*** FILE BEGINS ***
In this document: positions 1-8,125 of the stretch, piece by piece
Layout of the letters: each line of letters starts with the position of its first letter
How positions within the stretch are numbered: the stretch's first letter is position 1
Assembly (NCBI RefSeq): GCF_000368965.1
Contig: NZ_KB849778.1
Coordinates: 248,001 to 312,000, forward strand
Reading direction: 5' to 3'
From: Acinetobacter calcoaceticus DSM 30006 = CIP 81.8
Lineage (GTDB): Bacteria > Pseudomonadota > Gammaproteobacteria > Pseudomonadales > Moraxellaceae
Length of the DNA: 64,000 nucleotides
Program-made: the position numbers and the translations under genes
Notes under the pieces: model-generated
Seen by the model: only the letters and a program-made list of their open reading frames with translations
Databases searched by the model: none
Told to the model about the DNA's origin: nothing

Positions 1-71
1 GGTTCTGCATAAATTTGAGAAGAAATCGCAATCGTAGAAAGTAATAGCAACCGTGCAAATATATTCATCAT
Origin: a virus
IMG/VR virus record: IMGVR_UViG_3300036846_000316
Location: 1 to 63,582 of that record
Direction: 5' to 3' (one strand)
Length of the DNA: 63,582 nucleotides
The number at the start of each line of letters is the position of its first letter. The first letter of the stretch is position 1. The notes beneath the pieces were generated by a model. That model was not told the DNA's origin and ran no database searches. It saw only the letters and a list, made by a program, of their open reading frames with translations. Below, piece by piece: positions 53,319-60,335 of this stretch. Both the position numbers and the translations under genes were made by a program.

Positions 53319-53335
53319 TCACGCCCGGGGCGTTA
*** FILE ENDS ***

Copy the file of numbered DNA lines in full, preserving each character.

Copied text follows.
In this document: positions 1-8,125 of the stretch, piece by piece
Layout of the letters: each line of letters starts with the position of its first letter
How positions within the stretch are numbered: the stretch's first letter is position 1
Assembly (NCBI RefSeq): GCF_000368965.1
Contig: NZ_KB849778.1
Coordinates: 248,001 to 312,000, forward strand
Reading direction: 5' to 3'
From: Acinetobacter calcoaceticus DSM 30006 = CIP 81.8
Lineage (GTDB): Bacteria > Pseudomonadota > Gammaproteobacteria > Pseudomonadales > Moraxellaceae
Length of the DNA: 64,000 nucleotides
Program-made: the position numbers and the translations under genes
Notes under the pieces: model-generated
Seen by the model: only the letters and a program-made list of their open reading frames with translations
Databases searched by the model: none
Told to the model about the DNA's origin: nothing

Positions 1-71
1 GGTTCTGCATAAATTTGAGAAGAAATCGCAATCGTAGAAAGTAATAGCAACCGTGCAAATATATTCATCAT
Origin: a virus
IMG/VR virus record: IMGVR_UViG_3300036846_000316
Location: 1 to 63,582 of that record
Direction: 5' to 3' (one strand)
Length of the DNA: 63,582 nucleotides
The number at the start of each line of letters is the position of its first letter. The first letter of the stretch is position 1. The notes beneath the pieces were generated by a model. That model was not told the DNA's origin and ran no database searches. It saw only the letters and a list, made by a program, of their open reading frames with translations. Below, piece by piece: positions 53,319-60,335 of this stretch. Both the position numbers and the translations under genes were made by a program.

Positions 53319-53335
53319 TCACGCCCGGGGCGTTA